Overview and Facts about Bicep Tears at the Elbow
Bicep tears at the elbow are less common than a bicep tear at the shoulder. This injury is usually caused by a sudden injury and requires surgery to fully heal and return the arm to normal function. Tears may be partial (less common) or complete (more common, results in the entire muscle separating from the bone).
Symptoms of Bicep Tears at the Elbow
Bicep tears are mainly caused by injury and overuse and have the following associated symptoms:
- Sharp, sudden pain in the elbow
- Swelling in front of the joint
- Hearing a popping or snapping noise
- Pain or tenderness
- Bruising that starts in upper arm and travels to the elbow
- Cramping in the biceps muscle
- Pain/difficulty turning the palm up and down
- Bulge in the upper arm above the elbow with a dent close to the shoulder (“Popeye muscle”)
Causes and Risk Factors of Bicep Tears at the Elbow
Injury is the main cause of a bicep tear at the elbow. This injury usually occurs when the elbow is forced straight against resistance (i.e. when lifting a heavy object).
Risk factors include:
- Gender: More men than women injure their bicep muscle
- Overhead sports, such as swimming, weightlifting or tennis
- Corticosteroid use
- Smoking: Nicotine affects nutrition in the bicep tendon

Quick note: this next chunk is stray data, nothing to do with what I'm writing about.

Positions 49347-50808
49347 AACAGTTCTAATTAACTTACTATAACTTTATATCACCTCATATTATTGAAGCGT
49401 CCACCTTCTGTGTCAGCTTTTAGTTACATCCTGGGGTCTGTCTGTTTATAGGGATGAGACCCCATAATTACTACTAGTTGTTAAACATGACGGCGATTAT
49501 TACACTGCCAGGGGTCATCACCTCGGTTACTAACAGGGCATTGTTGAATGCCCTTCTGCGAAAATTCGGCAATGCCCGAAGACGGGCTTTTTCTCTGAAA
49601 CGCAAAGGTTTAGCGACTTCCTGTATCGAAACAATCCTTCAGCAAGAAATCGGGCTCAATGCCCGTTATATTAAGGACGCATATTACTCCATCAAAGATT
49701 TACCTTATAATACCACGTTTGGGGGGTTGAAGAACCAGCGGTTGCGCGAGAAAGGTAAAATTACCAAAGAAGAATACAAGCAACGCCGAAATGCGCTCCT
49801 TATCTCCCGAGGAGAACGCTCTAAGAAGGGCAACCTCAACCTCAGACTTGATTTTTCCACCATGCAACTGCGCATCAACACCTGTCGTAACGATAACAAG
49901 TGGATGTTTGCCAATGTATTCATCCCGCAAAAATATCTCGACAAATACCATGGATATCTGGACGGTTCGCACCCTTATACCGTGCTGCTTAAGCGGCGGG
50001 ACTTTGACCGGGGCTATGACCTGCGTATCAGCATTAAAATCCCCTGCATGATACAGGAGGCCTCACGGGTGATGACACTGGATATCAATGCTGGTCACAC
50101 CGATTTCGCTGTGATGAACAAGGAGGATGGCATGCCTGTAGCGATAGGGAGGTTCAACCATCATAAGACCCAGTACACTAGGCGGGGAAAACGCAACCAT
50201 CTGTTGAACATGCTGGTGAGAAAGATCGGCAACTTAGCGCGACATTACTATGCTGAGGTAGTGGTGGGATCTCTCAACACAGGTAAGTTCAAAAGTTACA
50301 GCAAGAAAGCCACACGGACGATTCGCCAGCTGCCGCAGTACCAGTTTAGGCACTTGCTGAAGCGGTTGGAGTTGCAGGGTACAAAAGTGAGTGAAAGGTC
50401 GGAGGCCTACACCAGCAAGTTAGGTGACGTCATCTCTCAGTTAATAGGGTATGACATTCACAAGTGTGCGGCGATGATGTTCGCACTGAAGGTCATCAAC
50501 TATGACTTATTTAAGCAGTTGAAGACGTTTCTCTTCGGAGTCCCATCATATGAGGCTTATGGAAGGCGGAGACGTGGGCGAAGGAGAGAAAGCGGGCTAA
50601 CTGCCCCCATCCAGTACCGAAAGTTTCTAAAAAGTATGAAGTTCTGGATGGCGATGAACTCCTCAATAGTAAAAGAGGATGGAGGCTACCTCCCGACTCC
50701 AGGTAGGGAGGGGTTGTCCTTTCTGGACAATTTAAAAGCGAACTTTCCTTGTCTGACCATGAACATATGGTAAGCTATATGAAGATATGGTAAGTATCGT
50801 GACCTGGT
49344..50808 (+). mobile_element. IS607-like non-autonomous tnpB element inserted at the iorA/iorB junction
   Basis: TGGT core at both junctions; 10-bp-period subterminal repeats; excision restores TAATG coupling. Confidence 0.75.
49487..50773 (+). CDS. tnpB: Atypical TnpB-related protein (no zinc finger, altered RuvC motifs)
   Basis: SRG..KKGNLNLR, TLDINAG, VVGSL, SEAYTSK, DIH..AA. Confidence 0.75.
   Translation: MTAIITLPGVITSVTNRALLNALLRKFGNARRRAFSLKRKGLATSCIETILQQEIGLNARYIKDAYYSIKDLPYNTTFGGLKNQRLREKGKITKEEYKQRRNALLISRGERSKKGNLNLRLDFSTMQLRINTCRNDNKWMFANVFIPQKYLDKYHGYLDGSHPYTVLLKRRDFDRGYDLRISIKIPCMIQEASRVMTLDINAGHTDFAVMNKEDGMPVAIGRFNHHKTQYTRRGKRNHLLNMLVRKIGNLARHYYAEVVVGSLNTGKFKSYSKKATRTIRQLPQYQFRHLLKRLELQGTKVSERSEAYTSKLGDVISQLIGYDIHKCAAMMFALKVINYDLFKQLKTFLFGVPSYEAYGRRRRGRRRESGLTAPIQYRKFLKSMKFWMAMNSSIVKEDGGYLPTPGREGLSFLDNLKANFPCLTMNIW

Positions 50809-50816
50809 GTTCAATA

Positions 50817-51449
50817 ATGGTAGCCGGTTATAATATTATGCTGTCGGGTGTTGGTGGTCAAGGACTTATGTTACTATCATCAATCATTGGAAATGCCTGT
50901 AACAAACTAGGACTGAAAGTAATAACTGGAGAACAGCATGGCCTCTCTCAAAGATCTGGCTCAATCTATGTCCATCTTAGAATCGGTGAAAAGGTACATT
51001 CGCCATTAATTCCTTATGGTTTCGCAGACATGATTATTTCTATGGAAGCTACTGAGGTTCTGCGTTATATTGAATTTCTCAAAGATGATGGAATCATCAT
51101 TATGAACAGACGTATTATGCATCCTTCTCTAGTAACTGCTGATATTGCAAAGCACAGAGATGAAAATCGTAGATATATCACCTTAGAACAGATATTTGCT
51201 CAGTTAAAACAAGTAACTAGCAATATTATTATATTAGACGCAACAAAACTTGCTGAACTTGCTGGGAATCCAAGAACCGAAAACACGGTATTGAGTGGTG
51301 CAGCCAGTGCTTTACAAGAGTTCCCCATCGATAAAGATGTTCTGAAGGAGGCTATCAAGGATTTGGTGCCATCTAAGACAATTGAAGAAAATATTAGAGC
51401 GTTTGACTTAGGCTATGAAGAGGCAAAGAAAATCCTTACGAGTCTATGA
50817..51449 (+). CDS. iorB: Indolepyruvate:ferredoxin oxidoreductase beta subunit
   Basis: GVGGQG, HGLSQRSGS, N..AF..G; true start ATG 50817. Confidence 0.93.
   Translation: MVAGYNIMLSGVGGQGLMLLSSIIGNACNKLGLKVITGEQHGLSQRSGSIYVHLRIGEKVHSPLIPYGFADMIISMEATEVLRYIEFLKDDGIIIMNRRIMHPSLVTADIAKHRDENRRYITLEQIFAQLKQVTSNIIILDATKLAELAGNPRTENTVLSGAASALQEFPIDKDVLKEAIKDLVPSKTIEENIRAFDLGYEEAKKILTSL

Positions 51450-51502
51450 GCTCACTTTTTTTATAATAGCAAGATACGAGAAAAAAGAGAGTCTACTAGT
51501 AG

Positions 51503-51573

Tests and Diagnosis of Bicep Tears at the Elbow
Your doctor will begin by reviewing your medical history and discussing your symptoms. He/she will then ask you to flex your bicep muscle to assess any pain and examine your elbow (a gap in the front of the elbow may indicate a bicep tear). Your doctor may ask you to rotate your forearm against resistance to test your supination strength. He/she may also order imaging tests, such as an MRI, ultrasound or X-ray, to new tears and/or determine if pain is due to another type of elbow injury.
Treatment of Bicep Tears at the Elbow
Your doctor will first recommend non-surgical treatment options to heal your partial or complete bicep tear. Rest, physical therapy or application of cold packs help to relieve pain and swelling. Non-steroidal anti-inflammatory medication, such as ibuprofen or aspirin, may also help reduce any pain from a bicep tear.
Your doctor may recommend surgery if pain or cramping is not relieved by non-surgical options, or if your profession (i.e., manual laborer or athlete) requires fast and complete recovery. Surgery to reattach the torn tendon to the bone involves a small incision and the application of sutures, suture anchors or other devices. Bicep tear surgery requires a period of flexibility and strengthening exercises to regain range of motion.